Just Write

Use sensory detail and be specific.

I love gorgeous writing and wonder how authors produce writing so vivid you feel as if you are in their world.

One idea is to watch what people really do when talking, use sensory detail and be specific.

For example, author Rachael Herron creates believable fictional characters. There is so much to like about her writing. One tool she employs well is the actions her characters engage in while talking. The dialogue develops character and moves the story along. The action makes the characters believable. Here are some examples from “How to Knit a Heart Back Home.

Owen twisted the [plastic] spoon in his fingers. He would not rub the scar on his hip, which suddenly burned.

Lucy took the now mangled plastic spoon out of his hand and then threaded her fingers through his.

Dropping his eyes from hers, Owen watched Lucy’s pulse flicker rapidly in the hollow of her throat. For a moment there was no sound but the crash of the waves below.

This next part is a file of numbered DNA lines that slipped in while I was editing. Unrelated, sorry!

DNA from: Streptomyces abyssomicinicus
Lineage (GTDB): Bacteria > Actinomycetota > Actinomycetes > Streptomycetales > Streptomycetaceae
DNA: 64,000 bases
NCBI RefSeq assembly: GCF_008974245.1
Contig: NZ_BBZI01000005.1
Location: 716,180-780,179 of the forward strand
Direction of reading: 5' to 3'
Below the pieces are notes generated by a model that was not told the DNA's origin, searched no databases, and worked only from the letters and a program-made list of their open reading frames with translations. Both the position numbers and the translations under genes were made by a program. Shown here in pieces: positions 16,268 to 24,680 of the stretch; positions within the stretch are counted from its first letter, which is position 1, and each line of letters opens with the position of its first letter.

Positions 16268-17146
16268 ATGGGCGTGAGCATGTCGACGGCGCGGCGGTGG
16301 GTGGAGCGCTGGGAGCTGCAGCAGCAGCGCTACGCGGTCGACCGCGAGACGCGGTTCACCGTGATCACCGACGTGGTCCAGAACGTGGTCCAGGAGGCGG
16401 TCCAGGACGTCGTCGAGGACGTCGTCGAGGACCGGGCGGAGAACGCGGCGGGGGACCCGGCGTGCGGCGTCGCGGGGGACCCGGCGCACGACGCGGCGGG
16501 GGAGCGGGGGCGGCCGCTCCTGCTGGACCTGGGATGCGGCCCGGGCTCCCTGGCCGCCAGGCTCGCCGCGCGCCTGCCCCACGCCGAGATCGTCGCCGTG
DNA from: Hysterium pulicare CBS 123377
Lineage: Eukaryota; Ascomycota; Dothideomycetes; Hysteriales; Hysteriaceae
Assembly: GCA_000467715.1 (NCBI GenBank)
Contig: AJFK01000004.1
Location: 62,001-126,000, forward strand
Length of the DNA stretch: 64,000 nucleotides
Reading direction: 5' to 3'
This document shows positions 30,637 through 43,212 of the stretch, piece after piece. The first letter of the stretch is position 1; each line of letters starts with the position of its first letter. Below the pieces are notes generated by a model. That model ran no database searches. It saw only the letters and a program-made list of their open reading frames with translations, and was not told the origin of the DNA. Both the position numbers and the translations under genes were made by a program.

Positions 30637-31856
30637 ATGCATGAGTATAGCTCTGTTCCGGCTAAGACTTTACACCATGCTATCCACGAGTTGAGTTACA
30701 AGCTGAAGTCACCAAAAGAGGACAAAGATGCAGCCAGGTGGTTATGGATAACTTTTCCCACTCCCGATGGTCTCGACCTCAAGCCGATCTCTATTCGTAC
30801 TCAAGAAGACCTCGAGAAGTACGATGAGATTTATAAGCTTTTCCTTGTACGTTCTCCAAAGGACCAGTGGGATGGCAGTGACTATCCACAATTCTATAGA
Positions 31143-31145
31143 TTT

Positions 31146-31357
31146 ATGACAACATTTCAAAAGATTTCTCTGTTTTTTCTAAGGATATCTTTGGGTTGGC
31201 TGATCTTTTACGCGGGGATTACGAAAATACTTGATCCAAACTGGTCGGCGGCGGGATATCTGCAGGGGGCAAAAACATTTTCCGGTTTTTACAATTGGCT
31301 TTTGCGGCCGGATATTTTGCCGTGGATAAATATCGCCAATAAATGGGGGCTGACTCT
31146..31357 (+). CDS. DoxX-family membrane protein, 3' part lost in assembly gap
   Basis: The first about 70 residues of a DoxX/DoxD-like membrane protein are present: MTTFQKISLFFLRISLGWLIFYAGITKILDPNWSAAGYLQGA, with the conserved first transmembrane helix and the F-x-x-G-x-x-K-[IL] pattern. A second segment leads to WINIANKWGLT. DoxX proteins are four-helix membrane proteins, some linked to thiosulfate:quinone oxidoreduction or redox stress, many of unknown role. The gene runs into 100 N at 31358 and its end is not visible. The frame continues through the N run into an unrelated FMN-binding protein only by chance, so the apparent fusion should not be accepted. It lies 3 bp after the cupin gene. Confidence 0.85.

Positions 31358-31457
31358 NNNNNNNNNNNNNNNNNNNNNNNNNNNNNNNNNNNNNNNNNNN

Back to me. . . Oh, my. I can see and hear and feel . . . the mangled plastic spoon, feel the burning scar, see the hollow of her throat and hear the crashing waves.

Action: twisted, dropping, watched, threaded, flicker, crash

Specific: plastic spoon, hip

Sensory detail: burn, sound

Your turn: give us examples of exquisite writing that use strong verbs, is specific and employs sensory detail. Share your finds with us.

Write a scene or a vignette: a freewrite using action words (strong verbs), be specific (sycamore, not tree), sensory detail (sight, hearing, taste, touch, smell). Herron. How to Knit A Heart

Just write!

 

Please follow and like us:

One comment

  1. Pingback: Why should you use strong verbs? – The Write Spot Blog

Leave a Reply